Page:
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OECD: Mining companies urged to fight corruption, child labour practices in DRC

A report by the organisation for Economic Cooperation and Development (OECD) has urged mining companies of  copper and cobalt in the Democratic Republic of Congo (DRC) have been urged to do more to fight corruption and child labour,

Congo is the world’s largest cobalt producer and fifth-largest producer of copper, according to the U.S. Geological Survey. As demand for the two minerals has soared with the growth of the electronic and electric-vehicle industries, so have worries about the conditions under which they are mined. Cobalt is a key component in lithium-ion rechargeable batteries, and Congo has almost half the world’s known reserves.

Child labor and human-rights abuses are common in small-scale mining sites in Congo, where independent, artisanal miners dig by hand, the OECD said in a report published Friday. While companies have been trying to address these concerns, they should also mind reports of corruption among the country’s biggest mining firms, the Paris-based organization said.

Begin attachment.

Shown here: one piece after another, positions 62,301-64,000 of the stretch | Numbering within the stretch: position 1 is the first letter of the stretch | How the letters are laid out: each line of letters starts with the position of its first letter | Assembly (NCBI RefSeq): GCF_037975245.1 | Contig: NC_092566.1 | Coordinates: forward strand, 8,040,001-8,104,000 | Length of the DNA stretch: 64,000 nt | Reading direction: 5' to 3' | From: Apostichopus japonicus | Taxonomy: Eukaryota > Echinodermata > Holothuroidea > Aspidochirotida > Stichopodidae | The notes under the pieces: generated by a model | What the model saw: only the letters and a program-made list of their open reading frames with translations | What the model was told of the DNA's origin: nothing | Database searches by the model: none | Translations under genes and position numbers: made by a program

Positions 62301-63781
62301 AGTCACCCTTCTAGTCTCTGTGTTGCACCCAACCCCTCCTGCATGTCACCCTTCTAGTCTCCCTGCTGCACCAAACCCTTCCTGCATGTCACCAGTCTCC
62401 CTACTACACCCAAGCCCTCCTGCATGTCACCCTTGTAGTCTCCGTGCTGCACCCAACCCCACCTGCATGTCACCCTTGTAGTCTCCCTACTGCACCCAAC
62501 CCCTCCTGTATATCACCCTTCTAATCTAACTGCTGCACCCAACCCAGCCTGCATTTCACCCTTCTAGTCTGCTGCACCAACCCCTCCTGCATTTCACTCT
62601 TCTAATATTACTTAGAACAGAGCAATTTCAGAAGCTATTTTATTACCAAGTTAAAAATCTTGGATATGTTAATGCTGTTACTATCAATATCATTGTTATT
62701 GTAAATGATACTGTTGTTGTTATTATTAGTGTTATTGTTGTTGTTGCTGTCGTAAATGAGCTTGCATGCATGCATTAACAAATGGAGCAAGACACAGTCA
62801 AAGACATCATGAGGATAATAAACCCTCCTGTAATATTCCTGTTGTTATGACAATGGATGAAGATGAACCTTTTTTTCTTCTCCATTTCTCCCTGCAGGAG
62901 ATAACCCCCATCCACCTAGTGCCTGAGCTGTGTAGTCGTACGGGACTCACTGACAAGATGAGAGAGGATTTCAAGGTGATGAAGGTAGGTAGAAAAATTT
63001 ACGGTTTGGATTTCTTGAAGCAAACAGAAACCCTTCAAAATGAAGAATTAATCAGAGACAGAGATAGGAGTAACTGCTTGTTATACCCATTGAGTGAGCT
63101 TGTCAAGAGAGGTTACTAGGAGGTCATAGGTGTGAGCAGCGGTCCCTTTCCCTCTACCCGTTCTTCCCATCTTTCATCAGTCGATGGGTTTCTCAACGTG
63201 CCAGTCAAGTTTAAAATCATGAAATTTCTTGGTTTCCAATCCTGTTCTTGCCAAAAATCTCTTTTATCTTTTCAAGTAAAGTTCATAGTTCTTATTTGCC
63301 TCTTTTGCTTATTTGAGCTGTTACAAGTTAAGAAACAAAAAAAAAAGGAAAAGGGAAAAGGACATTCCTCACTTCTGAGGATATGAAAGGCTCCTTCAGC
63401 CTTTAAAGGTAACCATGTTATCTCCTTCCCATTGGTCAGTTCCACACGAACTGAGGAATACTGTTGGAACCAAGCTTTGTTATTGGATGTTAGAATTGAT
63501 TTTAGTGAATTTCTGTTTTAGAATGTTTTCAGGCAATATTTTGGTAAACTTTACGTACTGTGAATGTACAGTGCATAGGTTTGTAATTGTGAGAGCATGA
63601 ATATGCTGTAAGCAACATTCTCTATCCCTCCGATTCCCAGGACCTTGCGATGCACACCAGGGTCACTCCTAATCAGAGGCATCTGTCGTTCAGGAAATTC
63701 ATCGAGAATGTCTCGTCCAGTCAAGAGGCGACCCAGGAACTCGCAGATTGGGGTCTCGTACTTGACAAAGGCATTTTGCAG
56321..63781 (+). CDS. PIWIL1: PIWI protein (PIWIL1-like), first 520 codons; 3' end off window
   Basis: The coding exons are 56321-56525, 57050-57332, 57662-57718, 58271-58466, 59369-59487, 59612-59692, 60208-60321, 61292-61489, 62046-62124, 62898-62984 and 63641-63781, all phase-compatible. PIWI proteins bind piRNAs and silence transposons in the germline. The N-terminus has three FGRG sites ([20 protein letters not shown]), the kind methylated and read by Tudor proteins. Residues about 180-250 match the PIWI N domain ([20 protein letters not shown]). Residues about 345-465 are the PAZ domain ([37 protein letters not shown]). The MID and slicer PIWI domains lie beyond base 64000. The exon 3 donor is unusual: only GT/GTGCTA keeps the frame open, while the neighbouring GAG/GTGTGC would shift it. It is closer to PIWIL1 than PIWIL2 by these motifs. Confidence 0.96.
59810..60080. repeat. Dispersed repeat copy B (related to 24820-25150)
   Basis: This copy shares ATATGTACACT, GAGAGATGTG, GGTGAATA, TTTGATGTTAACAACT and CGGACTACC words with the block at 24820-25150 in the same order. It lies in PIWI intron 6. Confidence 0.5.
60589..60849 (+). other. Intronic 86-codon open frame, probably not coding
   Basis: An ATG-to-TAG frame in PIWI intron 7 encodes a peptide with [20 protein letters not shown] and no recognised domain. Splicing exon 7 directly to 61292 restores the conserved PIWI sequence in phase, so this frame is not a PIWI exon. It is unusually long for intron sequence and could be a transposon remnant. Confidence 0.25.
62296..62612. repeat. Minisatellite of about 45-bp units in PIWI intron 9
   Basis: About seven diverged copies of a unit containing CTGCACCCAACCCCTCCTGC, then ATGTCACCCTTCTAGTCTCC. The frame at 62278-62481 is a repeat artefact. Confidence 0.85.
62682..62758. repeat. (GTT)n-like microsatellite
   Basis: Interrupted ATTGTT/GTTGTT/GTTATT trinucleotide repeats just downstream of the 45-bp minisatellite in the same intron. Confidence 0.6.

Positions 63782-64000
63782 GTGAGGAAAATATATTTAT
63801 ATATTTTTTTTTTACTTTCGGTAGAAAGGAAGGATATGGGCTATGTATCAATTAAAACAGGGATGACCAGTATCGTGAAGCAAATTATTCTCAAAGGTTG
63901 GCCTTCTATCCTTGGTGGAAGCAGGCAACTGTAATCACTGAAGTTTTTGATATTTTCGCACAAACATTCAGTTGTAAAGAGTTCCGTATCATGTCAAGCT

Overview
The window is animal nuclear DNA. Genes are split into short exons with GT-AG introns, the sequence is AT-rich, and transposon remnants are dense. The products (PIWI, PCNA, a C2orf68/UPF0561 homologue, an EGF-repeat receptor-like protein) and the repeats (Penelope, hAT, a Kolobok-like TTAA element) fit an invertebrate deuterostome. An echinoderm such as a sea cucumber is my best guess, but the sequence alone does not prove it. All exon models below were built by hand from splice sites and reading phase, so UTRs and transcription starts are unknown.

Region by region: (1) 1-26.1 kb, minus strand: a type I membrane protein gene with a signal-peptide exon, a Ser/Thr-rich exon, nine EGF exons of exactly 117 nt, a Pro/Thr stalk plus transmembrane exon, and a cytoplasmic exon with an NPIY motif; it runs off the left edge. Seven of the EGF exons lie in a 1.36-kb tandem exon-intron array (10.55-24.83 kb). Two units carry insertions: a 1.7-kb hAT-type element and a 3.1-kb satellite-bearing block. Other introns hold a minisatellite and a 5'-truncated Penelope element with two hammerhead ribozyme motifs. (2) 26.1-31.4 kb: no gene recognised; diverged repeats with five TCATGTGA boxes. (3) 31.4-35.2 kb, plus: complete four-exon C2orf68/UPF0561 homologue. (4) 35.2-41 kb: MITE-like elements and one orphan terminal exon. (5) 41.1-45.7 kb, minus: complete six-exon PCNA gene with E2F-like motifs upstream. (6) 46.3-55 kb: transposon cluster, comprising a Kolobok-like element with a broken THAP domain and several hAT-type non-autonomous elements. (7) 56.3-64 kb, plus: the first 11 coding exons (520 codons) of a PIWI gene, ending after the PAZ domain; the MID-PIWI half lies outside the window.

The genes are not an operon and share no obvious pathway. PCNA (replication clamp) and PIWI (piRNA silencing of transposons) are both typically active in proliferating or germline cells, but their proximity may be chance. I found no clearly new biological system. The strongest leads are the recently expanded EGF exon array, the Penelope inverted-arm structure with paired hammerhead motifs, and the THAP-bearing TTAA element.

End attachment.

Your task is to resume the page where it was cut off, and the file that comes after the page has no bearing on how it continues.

Companies should be “proactive about addressing risks, for example by improving working conditions in artisanal mining or taking action to address corruption in their supply chains,” Ben Katz, co-author of the OECD report, said in a statement. Production from Congo’s artisanal mines often gets mixed in with industrial output, he said.

The OECD is an intergovernmental organization made up of mainly wealthy nations that supports world trade. The report is part of the group’s guidance for companies “to respect human rights and avoid contributing to conflict or bribery through their mineral or metal purchasing decisions and practices.”

Cobalt is a key component in lithium ion rechargeable batteries, and DRC has almost half the world’s known reserves, it said.

Several of the DRC’s biggest miners, including Glencore and Eurasian Resources Group are under investigation in the US and UK for allegations of corruption in their DRC operations, said Bloomberg News.

The DRC, meanwhile, has made efforts to repair its standing in the international community following a protracted election delay in which current president Felix Tshisekedi was in January elected to succeed Joseph Kabila.

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